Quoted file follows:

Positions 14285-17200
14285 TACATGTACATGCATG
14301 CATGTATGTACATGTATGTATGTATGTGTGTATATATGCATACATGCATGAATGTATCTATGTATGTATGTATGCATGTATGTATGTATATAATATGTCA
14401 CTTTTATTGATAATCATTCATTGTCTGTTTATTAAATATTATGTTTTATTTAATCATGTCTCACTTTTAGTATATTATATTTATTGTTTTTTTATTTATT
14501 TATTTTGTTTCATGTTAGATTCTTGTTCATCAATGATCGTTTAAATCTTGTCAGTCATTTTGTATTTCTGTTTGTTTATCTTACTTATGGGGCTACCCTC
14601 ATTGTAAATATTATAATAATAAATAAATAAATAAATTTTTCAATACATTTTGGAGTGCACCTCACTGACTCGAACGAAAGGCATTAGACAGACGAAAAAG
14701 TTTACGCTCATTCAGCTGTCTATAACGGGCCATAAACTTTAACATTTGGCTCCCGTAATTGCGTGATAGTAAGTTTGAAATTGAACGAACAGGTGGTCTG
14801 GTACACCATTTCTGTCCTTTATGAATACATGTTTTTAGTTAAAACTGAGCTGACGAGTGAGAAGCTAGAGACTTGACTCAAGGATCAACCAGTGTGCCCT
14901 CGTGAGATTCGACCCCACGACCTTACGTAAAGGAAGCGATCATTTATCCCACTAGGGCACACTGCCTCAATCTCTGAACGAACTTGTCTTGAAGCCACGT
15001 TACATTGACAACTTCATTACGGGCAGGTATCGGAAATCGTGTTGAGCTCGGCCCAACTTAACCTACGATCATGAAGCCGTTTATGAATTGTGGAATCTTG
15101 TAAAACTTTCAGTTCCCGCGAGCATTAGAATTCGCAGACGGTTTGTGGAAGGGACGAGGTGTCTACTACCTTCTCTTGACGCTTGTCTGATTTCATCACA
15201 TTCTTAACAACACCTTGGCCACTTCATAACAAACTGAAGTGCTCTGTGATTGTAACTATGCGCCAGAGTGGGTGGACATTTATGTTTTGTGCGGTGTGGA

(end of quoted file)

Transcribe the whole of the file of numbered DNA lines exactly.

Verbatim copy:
Positions 14285-17200
14285 TACATGTACATGCATG
14301 CATGTATGTACATGTATGTATGTATGTGTGTATATATGCATACATGCATGAATGTATCTATGTATGTATGTATGCATGTATGTATGTATATAATATGTCA
14401 CTTTTATTGATAATCATTCATTGTCTGTTTATTAAATATTATGTTTTATTTAATCATGTCTCACTTTTAGTATATTATATTTATTGTTTTTTTATTTATT
14501 TATTTTGTTTCATGTTAGATTCTTGTTCATCAATGATCGTTTAAATCTTGTCAGTCATTTTGTATTTCTGTTTGTTTATCTTACTTATGGGGCTACCCTC
14601 ATTGTAAATATTATAATAATAAATAAATAAATAAATTTTTCAATACATTTTGGAGTGCACCTCACTGACTCGAACGAAAGGCATTAGACAGACGAAAAAG
14701 TTTACGCTCATTCAGCTGTCTATAACGGGCCATAAACTTTAACATTTGGCTCCCGTAATTGCGTGATAGTAAGTTTGAAATTGAACGAACAGGTGGTCTG
14801 GTACACCATTTCTGTCCTTTATGAATACATGTTTTTAGTTAAAACTGAGCTGACGAGTGAGAAGCTAGAGACTTGACTCAAGGATCAACCAGTGTGCCCT
14901 CGTGAGATTCGACCCCACGACCTTACGTAAAGGAAGCGATCATTTATCCCACTAGGGCACACTGCCTCAATCTCTGAACGAACTTGTCTTGAAGCCACGT
15001 TACATTGACAACTTCATTACGGGCAGGTATCGGAAATCGTGTTGAGCTCGGCCCAACTTAACCTACGATCATGAAGCCGTTTATGAATTGTGGAATCTTG
15101 TAAAACTTTCAGTTCCCGCGAGCATTAGAATTCGCAGACGGTTTGTGGAAGGGACGAGGTGTCTACTACCTTCTCTTGACGCTTGTCTGATTTCATCACA
15201 TTCTTAACAACACCTTGGCCACTTCATAACAAACTGAAGTGCTCTGTGATTGTAACTATGCGCCAGAGTGGGTGGACATTTATGTTTTGTGCGGTGTGGA